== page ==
And unlike other labs, MAGPIE can replicate solar wind careening into Earth’s magnetic field in two dimensions. That, Eastwood says, “gives us a global picture.”
Shrinking the solar system
You might think it would take colossal amounts of energy to essentially copy a solar process, but you’d be wrong.
“The lab runs on the same amount of energy needed to boil a kettle,” Suttle says. “But we can’t run this experiment off the National Grid, because we’d short out the whole network.” Instead, energy is stored in toddler-sized capacitors, where it is then injected into the core of the machine at unfathomable speeds–and speed is what matters.
A series of wires representing the sun are suddenly electrified and vaporized by this pulse of energy. This generates the proxy solar wind plasma, which then accelerates at three times the speed of sound into a magnetized target mimicking Earth’s magnetosphere.
These violent rendezvouses are driven by an enigmatic process called magnetic reconnection. When the magnetic field lines of Earth and the sun meet, a dramatic reconfiguration takes place. Magnetic field lines shatter, and plenty of stored energy is unleashed. Theories from the 1960s that are still abided by today say that this process takes place over days. But modern satellites have seen it happening over a matter of minutes.
“Trying to understand why we have the timescale for these events so fundamentally wrong is a very big question,” Suttle says.
Several experiments can reproduce magnetic reconnection and have already provided some answers to this riddle. However, MAGPIE’s novel set-up permits researchers to witness both the initial magnetic reconfiguration on Earth’s dayside as well as the second point of reconnection on the nightside, providing a new level of verisimilitude.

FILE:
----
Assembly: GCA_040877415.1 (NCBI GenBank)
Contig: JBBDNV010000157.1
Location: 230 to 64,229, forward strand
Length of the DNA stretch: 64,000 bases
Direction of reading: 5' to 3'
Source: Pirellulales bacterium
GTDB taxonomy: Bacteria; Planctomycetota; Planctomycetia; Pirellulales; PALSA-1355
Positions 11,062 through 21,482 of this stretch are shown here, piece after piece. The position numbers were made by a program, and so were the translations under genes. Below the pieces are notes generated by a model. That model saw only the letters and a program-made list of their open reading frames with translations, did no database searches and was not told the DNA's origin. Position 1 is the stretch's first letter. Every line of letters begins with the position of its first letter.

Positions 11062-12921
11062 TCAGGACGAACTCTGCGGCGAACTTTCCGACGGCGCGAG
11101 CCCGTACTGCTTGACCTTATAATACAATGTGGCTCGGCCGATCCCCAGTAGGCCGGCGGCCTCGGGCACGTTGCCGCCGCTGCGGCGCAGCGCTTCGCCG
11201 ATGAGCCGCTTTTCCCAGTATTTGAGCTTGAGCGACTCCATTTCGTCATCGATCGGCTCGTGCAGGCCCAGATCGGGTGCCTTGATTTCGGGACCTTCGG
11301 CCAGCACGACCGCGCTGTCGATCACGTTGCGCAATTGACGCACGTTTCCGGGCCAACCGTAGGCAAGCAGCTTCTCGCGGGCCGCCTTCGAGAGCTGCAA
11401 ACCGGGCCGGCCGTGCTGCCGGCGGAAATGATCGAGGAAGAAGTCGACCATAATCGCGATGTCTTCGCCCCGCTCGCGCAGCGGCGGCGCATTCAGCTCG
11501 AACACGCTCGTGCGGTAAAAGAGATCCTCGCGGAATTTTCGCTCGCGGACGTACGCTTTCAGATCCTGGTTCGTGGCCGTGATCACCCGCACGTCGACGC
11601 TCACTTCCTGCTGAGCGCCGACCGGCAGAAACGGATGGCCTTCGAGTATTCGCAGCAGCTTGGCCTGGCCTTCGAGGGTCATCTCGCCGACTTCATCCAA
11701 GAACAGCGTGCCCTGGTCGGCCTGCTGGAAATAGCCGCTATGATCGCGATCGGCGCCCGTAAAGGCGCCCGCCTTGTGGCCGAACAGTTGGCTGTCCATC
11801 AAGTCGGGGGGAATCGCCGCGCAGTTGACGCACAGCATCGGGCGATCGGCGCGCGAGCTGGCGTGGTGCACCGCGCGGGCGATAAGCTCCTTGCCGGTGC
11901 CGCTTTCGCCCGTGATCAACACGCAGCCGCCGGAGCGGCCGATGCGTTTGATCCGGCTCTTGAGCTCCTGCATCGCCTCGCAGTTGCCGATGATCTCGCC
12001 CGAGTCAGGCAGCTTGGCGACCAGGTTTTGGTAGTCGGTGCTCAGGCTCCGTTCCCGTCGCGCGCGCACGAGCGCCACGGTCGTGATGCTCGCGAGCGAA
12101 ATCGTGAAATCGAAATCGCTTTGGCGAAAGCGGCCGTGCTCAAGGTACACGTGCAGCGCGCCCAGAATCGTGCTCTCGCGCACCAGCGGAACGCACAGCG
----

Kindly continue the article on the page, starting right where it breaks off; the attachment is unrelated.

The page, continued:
To infinity and beyond
It’s not all about Earth. Eastwood hopes that MAGPIE could replicate stellar wind hitting other planets and moons in the solar system, long before space probes ever arrive. And for more exotic objects elsewhere in the universe, the University of Michigan’s mighty HERCULES laser is helping to extend our reach.
Officially the most intense laser the world has ever seen, HERCULES is able to heat metal to such extreme temperatures that it not only generates plasma, but also accelerates electrons close to the speed of light.
We’re way beyond stellar winds here, says Louise Willingale, an assistant professor at Michigan University’s Center for Ultrafast Optical Science and one of HERCULES’ controllers. Instead, these experiments are producing conditions a little like what you’d see flaring off sources like pulsars, the rapidly spinning corpses of dead stars.
“We’re going a little bit more in the crazy direction, off into the unknown,” she says.
With machines like MAGPIE and HERCULES complementing our fleet of space robots, scientists are on the cusp of understanding these high-energy interactions from across the cosmos at all phases of the game.
“It’s all magic to me,” Willingale says.